Man Held in Mail-Bomb Murders


A Georgia man “obsessed” with a legal dispute was indicted Wednesday for the 1989 mail-bomb murders of federal appellate Judge Robert S. Vance and Robert E. Robinson, a Savannah, Ga., NAACP attorney.

A federal grand jury in Atlanta also charged Walter Leroy Moody Jr. in a 70-count indictment with sending other mail bombs to the U.S. 11th Circuit Court of Appeals and the NAACP office at Jacksonville, Fla.

The counts also include civil rights violations and making assassination threats against all the judges on the 11th Circuit Court, as well as other people.

Moody, 56, is being held in Atlanta for trial on separate charges related to his attempt to overturn a 1972 conviction for possessing a pipe bomb--a case with which he is obsessed, federal agents said. Those charges include obstruction of justice, bribery and witness-tampering.


In announcing the grand jury action, Atty. Gen. Dick Thornburgh said the case “struck at the heart of our American concept of the rule of law.”

He said that “tracking down the person responsible for these terrible murders and other acts of violence and threatened violence” has been a top Justice Department priority for 11 months.

But Thornburgh and FBI Director William S. Sessions sidestepped questions about whether the alleged motivation is racial or whether any other person is likely to be charged. Thornburgh did say no additional indictment is expected soon.

Vance died Dec. 16, 1989, when he opened a package sent to his home in Mountainbrook, Ala. His wife, Helen, was injured by the package containing a pipe bomb and bearing the return address of a fellow judge on the court.


Robinson, a black Savannah alderman, was killed two days later after opening a similar package sent to his law office.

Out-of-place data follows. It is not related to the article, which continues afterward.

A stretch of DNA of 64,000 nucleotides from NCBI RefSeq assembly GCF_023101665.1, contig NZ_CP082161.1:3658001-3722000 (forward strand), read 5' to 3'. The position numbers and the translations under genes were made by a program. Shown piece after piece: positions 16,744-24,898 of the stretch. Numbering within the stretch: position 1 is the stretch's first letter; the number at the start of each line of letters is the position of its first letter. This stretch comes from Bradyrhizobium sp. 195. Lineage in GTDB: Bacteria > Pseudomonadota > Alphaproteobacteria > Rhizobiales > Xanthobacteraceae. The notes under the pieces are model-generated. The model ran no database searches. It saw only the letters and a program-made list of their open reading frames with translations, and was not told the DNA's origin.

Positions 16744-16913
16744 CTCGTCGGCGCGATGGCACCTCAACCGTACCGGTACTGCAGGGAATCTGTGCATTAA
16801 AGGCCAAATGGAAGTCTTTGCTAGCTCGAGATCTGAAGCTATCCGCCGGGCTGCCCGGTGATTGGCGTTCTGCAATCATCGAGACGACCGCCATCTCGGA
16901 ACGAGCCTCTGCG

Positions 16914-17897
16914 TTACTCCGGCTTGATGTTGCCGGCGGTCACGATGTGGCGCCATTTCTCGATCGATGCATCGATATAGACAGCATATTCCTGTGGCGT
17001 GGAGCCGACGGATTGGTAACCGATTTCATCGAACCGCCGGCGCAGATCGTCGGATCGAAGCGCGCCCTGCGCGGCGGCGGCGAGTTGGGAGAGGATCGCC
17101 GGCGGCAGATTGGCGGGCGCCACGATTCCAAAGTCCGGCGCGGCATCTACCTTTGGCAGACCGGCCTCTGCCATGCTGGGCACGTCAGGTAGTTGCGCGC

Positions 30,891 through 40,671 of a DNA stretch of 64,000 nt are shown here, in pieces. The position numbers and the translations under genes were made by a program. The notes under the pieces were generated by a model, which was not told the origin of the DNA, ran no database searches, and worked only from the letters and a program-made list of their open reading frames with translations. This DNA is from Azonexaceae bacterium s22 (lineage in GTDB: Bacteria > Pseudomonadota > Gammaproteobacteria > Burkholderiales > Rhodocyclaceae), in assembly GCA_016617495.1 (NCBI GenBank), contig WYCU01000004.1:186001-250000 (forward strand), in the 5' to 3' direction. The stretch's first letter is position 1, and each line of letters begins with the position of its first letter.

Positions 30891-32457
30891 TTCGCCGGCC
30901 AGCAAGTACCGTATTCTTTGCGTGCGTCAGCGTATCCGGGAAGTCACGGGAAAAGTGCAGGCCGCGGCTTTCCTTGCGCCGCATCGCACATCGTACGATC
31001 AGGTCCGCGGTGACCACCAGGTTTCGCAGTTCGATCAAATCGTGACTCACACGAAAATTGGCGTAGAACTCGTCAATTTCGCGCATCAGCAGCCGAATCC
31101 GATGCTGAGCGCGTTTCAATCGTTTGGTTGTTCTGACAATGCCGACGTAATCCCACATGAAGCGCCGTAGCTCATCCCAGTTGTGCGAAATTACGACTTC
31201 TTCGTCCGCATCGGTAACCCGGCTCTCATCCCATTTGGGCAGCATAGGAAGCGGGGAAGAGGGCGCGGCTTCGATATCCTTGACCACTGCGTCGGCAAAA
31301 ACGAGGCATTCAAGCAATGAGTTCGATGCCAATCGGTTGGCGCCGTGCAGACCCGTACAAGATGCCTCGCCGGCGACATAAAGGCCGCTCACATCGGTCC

Two other mail bombs sent to the 11th Circuit Court in Atlanta and the Jacksonville, Fla., office of the NAACP were disarmed before they exploded. The incidents touched off intense concern about the possibility of an organized effort to attack the judiciary.

Thornburgh seemed intent on easing those fears in noting that no conspiracy is being charged and contending that the person responsible is in custody.

The indictment did not mention Robert W. O’Ferrell, an Enterprise, Ala., junk dealer and early suspect in the 11-month investigation. O’Ferrell’s property was searched extensively by teams of FBI agents looking for a typewriter believed to be tied to the case. Thornburgh declined at the press conference to say that O’Ferrell had been cleared.

The indictment gave little hint to a possible Moody motivation except in a count involving Robinson’s death, which charges Moody with interfering with federally protected activities. That count alleged that Moody attacked Robinson “because he was and had been affording . . . black litigants” the opportunity to participate in the U.S. court system.

A federal search warrant affidavit, made public Oct. 31, quoted a psychiatrist who treated Moody in 1967 and 1968 for “ambulatory schizophrenia” and described him as “extremely self-destructive.”

“He thought violently about other people,” Thomas M. Hall, the psychiatrist, said of Moody in papers that emerged in connection with his 1972 pipe bomb possession conviction.

“He thought in terms of knives and guns and things, not sufficiently so that he carried out any to my knowledge, but he thought that way,” Hall wrote.


The search warrant affidavit also disclosed that the pipe bomb Moody built in 1972 and three of the four involved in the current case are highly similar. They were constructed in a manner unique among more than 10,000 explosive devices examined over the years by federal agents.

Vance was part of a panel that had initially ruled against Moody in his unsuccessful attempt to sue Florida for malicious prosecution and false arrest involving murder charges on which he was acquitted in 1983.

The 11th Circuit panel dismissed Moody’s appeal on grounds that it was premature. Vance later joined two other judges in hearing Moody’s second attempt to resurrect his suit. That case had not been decided when Vance died.

Moody’s connection with Robinson appears tenuous: A colleague of Robinson’s, Michael Ford, represented Moody in a bomb possession appeal before the 11th Circuit. Robinson and Ford worked for the same firm, Ford in the Atlanta office and Robinson in the firm’s Savannah office.

Moody’s lawyer, Bruce Harvey, said his client is innocent. “He intends to fight these charges, and we intend to show the people of the United States what really is going on,” he said.

Seven of the counts against Moody carry a maximum punishment of life imprisonment and the other 63 vary from five to 20 years in prison.

Times researcher Edith Stanley in Atlanta contributed to this story.